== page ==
CHICAGO – The Country Music industry has become as huge as any category of music entertainment. So Mark Roberts, the creator of the TV sitcom “Mike & Molly,” has fashioned a boisterous new play about the machinations of that genre of music industry, and gave it the plaintive title of “New Country.”
TV Review: NBC’s ‘Fashion Star’ Comes Apart at the Seams
CHICAGO – NBC’s “Fashion Star” could technically be considered the first highly-promoted infomercial on primetime TV. It didn’t even dawn on me until halfway through this annoyingly produced reality disaster that the show probably came into existence as the answer to how to advertise clothes to people who fast-forward through commercials. With cheap production values and lackluster judges, “Fashion Star” would be the first one “out” on “Project Runway.”
TV Rating: 1.5/5.0
“Fashion Star” is weighed down with recognizable faces in an attempt to disguise its incredibly thin and generic nature or just the fact that it really doesn’t provide much justification for its existence outside of commerce. And so, we get a hostess in the still-beautiful Elle Macpherson and three celebrity judges who don’t do much actual judging in that the actual winners move on to their potentially notable careers. One of the “losers” is saved by the trio of judges but it feels like a meager reward. We want judges who can help guide us or some other voting body to a winner, not merely ones who can save a loser. And so Nicole Richie, John Varvatos, and Jessica Simpson hope to fill the pop cultural roles of so many trios of reality show judges but come off like just more unnecessary ingredients in this overcooked stew.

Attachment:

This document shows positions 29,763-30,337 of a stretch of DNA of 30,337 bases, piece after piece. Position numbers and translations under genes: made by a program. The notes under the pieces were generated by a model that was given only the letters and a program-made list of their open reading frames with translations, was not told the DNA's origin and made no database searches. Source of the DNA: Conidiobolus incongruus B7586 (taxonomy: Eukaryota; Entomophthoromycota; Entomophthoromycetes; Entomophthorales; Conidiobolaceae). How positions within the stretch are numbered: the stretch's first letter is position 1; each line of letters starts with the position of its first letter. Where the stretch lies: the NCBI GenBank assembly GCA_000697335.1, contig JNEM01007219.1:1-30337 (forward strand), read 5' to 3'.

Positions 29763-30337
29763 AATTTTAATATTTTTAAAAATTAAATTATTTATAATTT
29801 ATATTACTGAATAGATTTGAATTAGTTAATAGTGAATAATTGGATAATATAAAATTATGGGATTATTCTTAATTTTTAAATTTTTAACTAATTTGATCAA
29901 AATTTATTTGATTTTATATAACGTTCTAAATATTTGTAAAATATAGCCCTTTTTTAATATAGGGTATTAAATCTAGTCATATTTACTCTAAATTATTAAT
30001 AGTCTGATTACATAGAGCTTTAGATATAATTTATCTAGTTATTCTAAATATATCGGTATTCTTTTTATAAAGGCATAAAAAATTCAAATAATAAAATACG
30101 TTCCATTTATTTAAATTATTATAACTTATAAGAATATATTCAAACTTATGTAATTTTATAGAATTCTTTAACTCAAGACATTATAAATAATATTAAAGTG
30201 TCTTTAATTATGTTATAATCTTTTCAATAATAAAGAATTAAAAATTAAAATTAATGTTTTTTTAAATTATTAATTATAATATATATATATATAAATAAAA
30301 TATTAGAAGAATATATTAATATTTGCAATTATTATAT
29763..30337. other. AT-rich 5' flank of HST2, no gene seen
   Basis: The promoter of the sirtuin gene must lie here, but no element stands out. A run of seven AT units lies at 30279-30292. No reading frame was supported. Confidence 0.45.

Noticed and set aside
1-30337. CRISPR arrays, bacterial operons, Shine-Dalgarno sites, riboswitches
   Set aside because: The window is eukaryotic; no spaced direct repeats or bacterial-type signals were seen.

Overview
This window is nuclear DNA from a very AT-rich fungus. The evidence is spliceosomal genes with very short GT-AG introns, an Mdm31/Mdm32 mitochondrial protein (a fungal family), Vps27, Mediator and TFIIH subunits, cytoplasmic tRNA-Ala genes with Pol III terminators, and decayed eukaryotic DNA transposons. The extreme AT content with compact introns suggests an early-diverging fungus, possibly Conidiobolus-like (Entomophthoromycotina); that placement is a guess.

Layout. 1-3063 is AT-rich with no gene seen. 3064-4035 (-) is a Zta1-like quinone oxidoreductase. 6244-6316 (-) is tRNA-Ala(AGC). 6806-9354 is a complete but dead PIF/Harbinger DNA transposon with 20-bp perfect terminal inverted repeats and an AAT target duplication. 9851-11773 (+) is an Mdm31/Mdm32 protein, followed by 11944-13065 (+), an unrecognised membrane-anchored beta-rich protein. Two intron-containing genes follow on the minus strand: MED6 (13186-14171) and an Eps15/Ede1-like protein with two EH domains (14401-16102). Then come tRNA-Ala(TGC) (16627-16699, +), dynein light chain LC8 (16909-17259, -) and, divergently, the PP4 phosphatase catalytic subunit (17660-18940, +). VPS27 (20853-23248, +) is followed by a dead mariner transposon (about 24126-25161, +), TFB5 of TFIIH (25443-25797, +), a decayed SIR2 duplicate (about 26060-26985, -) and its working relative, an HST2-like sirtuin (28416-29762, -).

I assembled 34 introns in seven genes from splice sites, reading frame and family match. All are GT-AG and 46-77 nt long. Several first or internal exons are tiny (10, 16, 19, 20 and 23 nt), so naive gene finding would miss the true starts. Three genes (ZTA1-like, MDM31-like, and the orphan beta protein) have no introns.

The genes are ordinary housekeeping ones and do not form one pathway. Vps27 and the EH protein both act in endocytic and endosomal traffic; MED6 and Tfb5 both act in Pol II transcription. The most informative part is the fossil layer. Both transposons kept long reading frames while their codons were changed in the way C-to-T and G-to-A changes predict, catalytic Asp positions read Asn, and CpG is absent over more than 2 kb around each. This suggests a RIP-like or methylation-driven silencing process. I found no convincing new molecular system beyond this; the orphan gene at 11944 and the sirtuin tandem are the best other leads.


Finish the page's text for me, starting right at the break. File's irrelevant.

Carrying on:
Photo credit: NBC
The reason that Richie, Varvatos, and Simpson feel like nothing more than window dressing is because they don’t make the actual decisions in this odd hybrid of “Project Runway” and “Shark Tank.” All that really matters to the designers who participate in “Fashion Star” is the judgment of three buyers — Caprice Willard of Macy’s, Terron E. Schaefer of Saks Fifth Avenue, and Nicole Christie of H&M. After the runway show and the aforementioned judge’s comments, these three reveal whether or not they’re willing to stock the clothes they just saw at their stores and how much they’re willing to pay. If there are two offers, the losing bid is allowed to adjust to out-bid the winner. And then you can buy the clothes the next day. Designers who get no bids will be sent home unless the judges save them and give them another chance for next week.
It’s not a bad idea at all to make a fashion reality show built around more accessible fashion than what is seen on programs like “Project Runway” and “America’s Next Top Model.” But everything about the production of “Fashion Star” feels mediocre and cheap. The human interest stories that offer brief glimpses into the lives and workrooms of the designers are rushed and usually thin. We don’t get to know these people at all. You know “Runway” contestants more completely before Tim Gunn even welcomes them to the show. “Fashion Star” is just poorly produced, edited, and put together.
And then there’s the runway show, which looks like a nightmare exhibition in the middle of the Mall of America. Dry ice, strobe lights, bad music choices, awkward models — none of it looks professional. There’s potential in the concept of “Fashion Star” but it comes off like a design that worked on paper but was poorly constructed in the manufacturing machine of bad television.